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Tuesday, January 01, 2013

An introduction to MQ - Part1

In a nutshell, WebSphere MQ is an assured delivery mechanism, which consists of queues managed by Queue Managers. We can put messages onto, and retrieve messages from queues, and the movement of messages between queues is facilitated by components called Channels and Transmission Queues.
There are a number of fundamental points that we need to know about WebSphere MQ:
  • All objects in WebSphere MQ are case sensitive
  • We cannot read messages from a Remote Queue (only from a Local Queue)
  • We can only put a message onto a Local Queue (not a Remote Queue)

It does not matter at this stage if you do not understand the above points, all will become clear in the following sections.
There are some standards regarding WebSphere MQ object names:
  • Queue names, processes and Queue Manager names can have a maximum length of 48 characters
  • Channel names can have a maximum length of 20 characters
  • The following characters are allowed in names: A-Z,a-z,0-9, and . / _ % symbols
  • There is no implied structure in a name — dots are there for readability
Now let's move on to look at MQ queues in a little more detail.

MQ queues

MQ queues can be thought of as conduits to transport messages between Queue Managers.
There are four different types of MQ queues and one related object. The four different types of queues are: Local Queue (QL), Remote Queue (QR), Transmission Queue (TQ), and Dead Letter Queue, and the related object is a Channel (CH).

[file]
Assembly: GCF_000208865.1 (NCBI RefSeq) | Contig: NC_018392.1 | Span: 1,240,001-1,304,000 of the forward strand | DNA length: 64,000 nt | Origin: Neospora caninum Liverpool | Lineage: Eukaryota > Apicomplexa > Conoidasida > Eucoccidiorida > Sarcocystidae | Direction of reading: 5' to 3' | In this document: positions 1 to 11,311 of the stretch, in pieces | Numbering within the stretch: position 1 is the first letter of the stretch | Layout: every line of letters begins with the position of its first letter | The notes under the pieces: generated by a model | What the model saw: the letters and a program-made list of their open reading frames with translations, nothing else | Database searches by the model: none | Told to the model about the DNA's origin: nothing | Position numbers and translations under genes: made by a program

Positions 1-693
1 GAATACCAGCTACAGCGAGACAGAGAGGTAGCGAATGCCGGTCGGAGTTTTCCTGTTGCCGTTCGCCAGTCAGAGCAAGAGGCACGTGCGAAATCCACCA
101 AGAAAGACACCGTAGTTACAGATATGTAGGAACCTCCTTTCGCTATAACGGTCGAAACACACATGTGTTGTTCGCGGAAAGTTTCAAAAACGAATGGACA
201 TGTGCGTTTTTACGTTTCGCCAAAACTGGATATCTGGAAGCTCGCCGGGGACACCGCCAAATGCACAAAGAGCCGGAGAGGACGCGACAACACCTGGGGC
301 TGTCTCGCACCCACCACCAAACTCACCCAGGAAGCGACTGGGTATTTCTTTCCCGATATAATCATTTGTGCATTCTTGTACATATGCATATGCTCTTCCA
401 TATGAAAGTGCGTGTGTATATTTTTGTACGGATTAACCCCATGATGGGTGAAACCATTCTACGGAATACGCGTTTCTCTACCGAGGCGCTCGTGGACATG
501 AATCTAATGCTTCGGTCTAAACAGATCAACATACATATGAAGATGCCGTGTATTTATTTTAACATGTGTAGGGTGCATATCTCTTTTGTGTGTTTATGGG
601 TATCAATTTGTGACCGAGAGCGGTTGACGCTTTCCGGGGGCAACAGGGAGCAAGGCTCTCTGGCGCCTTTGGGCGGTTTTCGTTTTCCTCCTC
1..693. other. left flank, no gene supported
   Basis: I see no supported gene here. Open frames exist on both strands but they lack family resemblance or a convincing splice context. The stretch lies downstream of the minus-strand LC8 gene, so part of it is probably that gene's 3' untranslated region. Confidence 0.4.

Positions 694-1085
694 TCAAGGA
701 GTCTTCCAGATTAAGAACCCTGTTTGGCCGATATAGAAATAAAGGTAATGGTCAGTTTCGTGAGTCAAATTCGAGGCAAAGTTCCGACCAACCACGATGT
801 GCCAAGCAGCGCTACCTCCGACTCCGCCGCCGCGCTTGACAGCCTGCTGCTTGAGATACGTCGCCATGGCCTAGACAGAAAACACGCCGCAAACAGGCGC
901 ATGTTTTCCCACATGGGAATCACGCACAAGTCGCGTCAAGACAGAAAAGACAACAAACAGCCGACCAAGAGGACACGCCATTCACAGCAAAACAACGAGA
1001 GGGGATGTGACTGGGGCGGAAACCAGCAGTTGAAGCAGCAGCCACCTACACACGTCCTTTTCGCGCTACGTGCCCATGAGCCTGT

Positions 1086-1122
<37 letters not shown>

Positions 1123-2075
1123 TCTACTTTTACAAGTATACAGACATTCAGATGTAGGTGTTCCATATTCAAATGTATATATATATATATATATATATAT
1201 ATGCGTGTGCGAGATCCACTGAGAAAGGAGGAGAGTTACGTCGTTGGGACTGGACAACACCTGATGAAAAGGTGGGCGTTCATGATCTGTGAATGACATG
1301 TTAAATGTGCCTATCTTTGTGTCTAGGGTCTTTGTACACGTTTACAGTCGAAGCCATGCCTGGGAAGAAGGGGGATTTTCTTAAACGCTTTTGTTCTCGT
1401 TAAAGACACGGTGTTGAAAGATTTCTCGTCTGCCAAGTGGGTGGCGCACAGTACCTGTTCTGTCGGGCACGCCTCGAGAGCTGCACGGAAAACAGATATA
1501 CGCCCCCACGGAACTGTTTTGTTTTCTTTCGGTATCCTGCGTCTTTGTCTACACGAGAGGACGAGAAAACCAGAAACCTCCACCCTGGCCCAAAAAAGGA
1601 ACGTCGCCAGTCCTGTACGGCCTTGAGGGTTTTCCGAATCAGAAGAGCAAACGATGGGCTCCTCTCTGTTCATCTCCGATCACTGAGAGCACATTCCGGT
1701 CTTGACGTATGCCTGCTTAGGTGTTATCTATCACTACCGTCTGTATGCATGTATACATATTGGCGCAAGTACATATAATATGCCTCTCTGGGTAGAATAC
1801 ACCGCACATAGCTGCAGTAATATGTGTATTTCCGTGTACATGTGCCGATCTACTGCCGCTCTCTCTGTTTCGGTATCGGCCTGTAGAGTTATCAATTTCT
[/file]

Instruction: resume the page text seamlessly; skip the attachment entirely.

One of the fundamental processes of WebSphere MQ is the ability to move messages between Queue Managers. Let's take a high-level look at how messages are moved, as shown in the following diagram:

When the application Appl1 wants to send a message to application Appl2, it opens a queue - the local Queue Manager (QM1) determines if it is a Local Queue or a Remote Queue. When Appl1 issues an MQPUT command to put a message onto the queue, then if the queue is local, the Queue Manager puts the message directly onto that queue. If the queue is a Remote Queue, then the Queue Manager puts the message onto a Transmission Queue.

The Transmission Queue sends the message using the Sender Channel on QM1 to the Receiver Channel on the remote Queue Manager (QM2). The Receiver Channel puts the message onto a Local Queue on QM2. Appl2 issues a MQGET command to retrieve the message from this queue.

Now let's move on to look at the queues used by Q replication and in particular, unidirectional replication, as shown in the following diagram. What we want to show here is the relationship between Remote Queues, Transmission Queues, Channels, and Local Queues. As an example, let's look at the path a message will take from Q Capture on QMA to Q Apply on QMB.

Note that in this diagram the Listeners are not shown.

Q Capture puts the message onto a remotely-defned queue on QMA (the local Queue Manager for Q Capture). This Remote Queue (CAPA.TO.APPB.SENDQ.REMOTE) is effectively a "place holder" and points to a Local Queue (CAPA.TO.APPB.RECVQ) on QMB and specifes the Transmission Queue (QMB.XMITQ) it should use to get there. The Transmission Queue has, as part of its defnition, the Channel (QMA.TO.QMB) to use. The Channel QMA.TO.QMB has, as part of its defnition, the IP address and Listening port number of the remote Queue Manager (note that we do not name the remote Queue Manager in this defnition—it is specifed in the defnition for the Remote Queue).

The defnition for unidirectional Replication Queue Map (circled queue names) is:

We'll see

till then.....
njoy the simplicity.......